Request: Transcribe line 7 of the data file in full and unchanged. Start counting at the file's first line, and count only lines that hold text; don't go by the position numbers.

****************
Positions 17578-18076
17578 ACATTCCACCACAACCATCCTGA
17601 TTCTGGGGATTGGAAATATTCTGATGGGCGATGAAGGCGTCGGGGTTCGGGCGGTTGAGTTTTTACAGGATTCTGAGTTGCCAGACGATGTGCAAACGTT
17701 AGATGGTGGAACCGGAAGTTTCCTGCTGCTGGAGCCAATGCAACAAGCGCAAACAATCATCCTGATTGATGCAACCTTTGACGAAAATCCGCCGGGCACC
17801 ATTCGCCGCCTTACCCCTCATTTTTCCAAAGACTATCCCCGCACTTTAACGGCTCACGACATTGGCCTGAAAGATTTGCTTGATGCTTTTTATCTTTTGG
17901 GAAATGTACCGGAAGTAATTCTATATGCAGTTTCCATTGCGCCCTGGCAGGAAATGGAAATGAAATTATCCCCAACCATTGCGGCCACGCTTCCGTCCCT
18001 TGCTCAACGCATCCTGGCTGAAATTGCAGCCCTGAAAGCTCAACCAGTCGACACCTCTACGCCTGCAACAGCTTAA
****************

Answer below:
18001 TGCTCAACGCATCCTGGCTGAAATTGCAGCCCTGAAAGCTCAACCAGTCGACACCTCTACGCCTGCAACAGCTTAA